Staff Sgt. William Daniels, 53rd Aerial Port Squadron air transportation craftsman, drives a 60k loader on the flightline during the Patriot Partner Exercises Program. The program brought nearly 150 aerial port reservists to the base to work side-by-side with their active-duty counterparts. For the full story see Page 5. (U.S. Air Force photo by Chief Master Sgt. Wayne Hall) (Photo by Chief Master Sgt. Wayne Hall)
Staff Sgt. Ashley Lane, 53rd Aerial Port Squadron air transportation journeyman, delivers cargo to the aerial port staging area during the Patriot Partner Exercises. (U.S. Air Force photo by Chief Master Sgt. Wayne Hall) (Photo by Chief Master Sgt. Wayne Hall)
CHARLESTON AIR FORCE BASE, S.C. —
Aerial port reservists from various units and bases come together two weeks every year to train at Charleston AFB as part of the Patriot Partner Exercises.
Patriot Partner Exercises are designed for reservists to partially take-over an active-duty aerial port for training purposes as an annual tour.
This year, reservists from five units participated in the program here from March 11 to 23.
"We were very busy, but it was a great annual tour for these reservists to train here," said Staff Sgt. Martin Childs, 437th Aerial Port Squadron reserve coordinator.
Nearly 500 active-duty 437 APS Airmen and civilians combined with 136 reservists from the 53rd Aerial Port Squadron of Pope AFB, N.C., the 69th Aerial Port Squadron of Andrews AFB, Md., the 74th Aerial Port Squadron of Lackland AFB, Texas, the 85th Aerial Port Squadron of Hansom AFB, Maine, and the 88th Aerial Port Squadron of McGuire AFB, N.J.
"It was a total force integration, which was a rewarding opportunity for the reservists and active-duty Airmen at Charleston AFB to work together," said Tech. Sgt. Jeremy Olive, 437 APS reserve coordinator.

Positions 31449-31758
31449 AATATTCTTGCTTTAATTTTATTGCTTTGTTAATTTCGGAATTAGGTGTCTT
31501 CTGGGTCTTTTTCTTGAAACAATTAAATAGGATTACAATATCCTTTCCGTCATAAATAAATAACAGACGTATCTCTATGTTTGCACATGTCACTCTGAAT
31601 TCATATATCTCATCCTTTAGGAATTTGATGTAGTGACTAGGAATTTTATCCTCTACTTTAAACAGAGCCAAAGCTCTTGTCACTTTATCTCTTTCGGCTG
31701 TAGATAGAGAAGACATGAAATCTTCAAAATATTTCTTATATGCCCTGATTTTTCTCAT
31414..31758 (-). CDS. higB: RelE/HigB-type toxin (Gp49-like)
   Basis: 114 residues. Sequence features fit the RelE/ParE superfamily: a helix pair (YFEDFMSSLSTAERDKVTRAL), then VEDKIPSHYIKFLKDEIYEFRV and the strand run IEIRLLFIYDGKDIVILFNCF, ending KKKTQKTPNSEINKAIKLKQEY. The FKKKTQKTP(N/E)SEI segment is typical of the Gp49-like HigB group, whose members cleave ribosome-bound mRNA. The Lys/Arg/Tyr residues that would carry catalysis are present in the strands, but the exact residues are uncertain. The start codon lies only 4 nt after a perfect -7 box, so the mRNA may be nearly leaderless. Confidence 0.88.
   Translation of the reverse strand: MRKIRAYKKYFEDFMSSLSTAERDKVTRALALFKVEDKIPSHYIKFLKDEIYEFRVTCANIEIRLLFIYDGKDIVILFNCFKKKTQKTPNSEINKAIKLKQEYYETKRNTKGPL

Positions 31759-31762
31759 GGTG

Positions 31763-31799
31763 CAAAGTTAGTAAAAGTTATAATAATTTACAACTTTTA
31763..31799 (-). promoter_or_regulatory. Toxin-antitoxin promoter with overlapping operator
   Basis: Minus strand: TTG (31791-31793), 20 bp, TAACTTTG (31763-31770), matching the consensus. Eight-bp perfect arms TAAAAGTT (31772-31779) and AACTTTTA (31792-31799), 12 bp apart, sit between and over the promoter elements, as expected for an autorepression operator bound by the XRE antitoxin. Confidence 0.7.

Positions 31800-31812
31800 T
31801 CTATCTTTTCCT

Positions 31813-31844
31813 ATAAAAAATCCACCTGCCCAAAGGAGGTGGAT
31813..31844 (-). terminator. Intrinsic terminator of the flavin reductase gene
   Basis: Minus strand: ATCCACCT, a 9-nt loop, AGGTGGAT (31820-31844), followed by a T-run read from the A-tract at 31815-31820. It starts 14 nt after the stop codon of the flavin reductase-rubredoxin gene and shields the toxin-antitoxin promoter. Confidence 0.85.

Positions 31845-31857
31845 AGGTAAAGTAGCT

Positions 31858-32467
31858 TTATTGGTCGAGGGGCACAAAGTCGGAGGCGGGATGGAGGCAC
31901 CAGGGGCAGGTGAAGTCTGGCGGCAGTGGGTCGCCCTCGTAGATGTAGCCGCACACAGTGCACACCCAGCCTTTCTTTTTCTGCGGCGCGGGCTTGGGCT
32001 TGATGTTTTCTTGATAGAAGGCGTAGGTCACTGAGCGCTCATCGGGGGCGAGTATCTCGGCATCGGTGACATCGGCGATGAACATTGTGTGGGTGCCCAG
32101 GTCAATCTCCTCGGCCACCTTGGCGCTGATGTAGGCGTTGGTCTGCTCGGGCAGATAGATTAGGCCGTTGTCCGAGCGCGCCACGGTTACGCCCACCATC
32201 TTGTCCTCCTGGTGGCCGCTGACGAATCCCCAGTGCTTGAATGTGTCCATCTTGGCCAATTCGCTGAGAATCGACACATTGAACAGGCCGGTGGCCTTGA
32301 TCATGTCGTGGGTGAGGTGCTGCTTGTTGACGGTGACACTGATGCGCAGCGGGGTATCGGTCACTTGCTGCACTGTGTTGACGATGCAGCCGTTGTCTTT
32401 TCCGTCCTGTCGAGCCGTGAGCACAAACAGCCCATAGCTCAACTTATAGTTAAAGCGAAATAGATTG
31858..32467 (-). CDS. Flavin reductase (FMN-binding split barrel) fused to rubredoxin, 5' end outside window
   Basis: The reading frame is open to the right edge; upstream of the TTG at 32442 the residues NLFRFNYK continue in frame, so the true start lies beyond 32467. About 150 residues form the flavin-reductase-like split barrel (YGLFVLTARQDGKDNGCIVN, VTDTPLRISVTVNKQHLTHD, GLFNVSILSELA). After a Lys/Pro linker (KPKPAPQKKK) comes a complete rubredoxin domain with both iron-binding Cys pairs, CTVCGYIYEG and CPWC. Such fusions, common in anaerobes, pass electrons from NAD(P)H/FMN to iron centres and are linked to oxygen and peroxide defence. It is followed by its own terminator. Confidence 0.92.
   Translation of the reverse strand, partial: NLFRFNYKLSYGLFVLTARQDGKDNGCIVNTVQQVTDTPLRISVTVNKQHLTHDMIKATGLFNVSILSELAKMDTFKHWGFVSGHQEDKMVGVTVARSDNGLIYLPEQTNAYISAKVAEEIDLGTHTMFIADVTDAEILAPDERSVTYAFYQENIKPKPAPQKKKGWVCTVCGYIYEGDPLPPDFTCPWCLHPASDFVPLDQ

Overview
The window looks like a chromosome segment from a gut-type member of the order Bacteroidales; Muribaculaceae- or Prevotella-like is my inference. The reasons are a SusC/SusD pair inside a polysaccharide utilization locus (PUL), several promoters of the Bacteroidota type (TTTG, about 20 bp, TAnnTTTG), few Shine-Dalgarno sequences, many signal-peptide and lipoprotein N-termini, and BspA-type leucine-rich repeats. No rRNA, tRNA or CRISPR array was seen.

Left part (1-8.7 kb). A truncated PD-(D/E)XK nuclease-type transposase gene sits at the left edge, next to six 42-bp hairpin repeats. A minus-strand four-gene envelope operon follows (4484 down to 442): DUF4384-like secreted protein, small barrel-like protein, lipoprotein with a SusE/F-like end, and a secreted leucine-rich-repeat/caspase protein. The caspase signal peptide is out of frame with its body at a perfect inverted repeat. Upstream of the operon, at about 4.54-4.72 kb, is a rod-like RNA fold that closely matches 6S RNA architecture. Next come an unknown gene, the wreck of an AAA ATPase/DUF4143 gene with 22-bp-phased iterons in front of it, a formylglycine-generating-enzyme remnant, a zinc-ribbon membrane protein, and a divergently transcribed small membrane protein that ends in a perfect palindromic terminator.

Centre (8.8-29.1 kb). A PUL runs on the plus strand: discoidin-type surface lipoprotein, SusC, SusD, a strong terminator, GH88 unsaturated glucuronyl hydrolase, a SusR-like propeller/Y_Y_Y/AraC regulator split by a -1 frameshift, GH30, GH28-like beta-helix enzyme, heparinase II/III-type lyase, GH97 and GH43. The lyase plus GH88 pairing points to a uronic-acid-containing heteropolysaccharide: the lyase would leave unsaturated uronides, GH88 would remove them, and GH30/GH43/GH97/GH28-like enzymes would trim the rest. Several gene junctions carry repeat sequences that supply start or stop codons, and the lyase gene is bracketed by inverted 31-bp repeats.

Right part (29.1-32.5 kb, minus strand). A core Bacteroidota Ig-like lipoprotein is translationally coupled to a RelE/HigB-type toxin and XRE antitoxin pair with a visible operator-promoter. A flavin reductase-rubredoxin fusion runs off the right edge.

This year, planning for the program started three months ago with senior leadership from each squadron. The planning involved decisions about which individuals would work in which section, shift schedules, team leaders for each flight and training needs.
"All of the extra manpower was awesome while both groups worked together to fulfill the same mission," said Sergeant Olive. "It also helped us get the work done easier while it helped them to brush-up on their skills at the same time."
During the two-week period, the aerial port moved 776 passengers, 3,955 cargo tons and handled 316 aircraft.
The reservists were scheduled for 12-hour shifts every day to support the aerial ports' 24-hour operations.
They were integrated into four flights, for passenger service, fleet service, aircraft services and air terminal operations.
"It was surprising how so many different people were mixed together so quickly for this short amount of time with minimal conflicts," said Sergeant Olive. "They truly worked together as a team to perform real-world operations. This training was also a learning experience for some of our Airmen stationed here as they got to work side-by-side with some of reservists who have years of experience."
"Charleston AFB was really helpful with all of their coordination and cooperation," said Chief Master Sgt. Wayne Hall, 53 APS operations superintendent. "The active-duty members were very receptive and we received great hospitality. They were also proactive with helping to train the reservists."
The reservists were provided with housing by base billeting and other housing accommodations were made when necessary.
"Base billeting, the dining facility and other base facilities were very accommodating toward our needs to make this tour as smooth as possible," said Chief Hall.
The reservists concluded the two-week training with an end-of-tour luncheon at the Charleston Club March 23 before they returned to their civilian lives.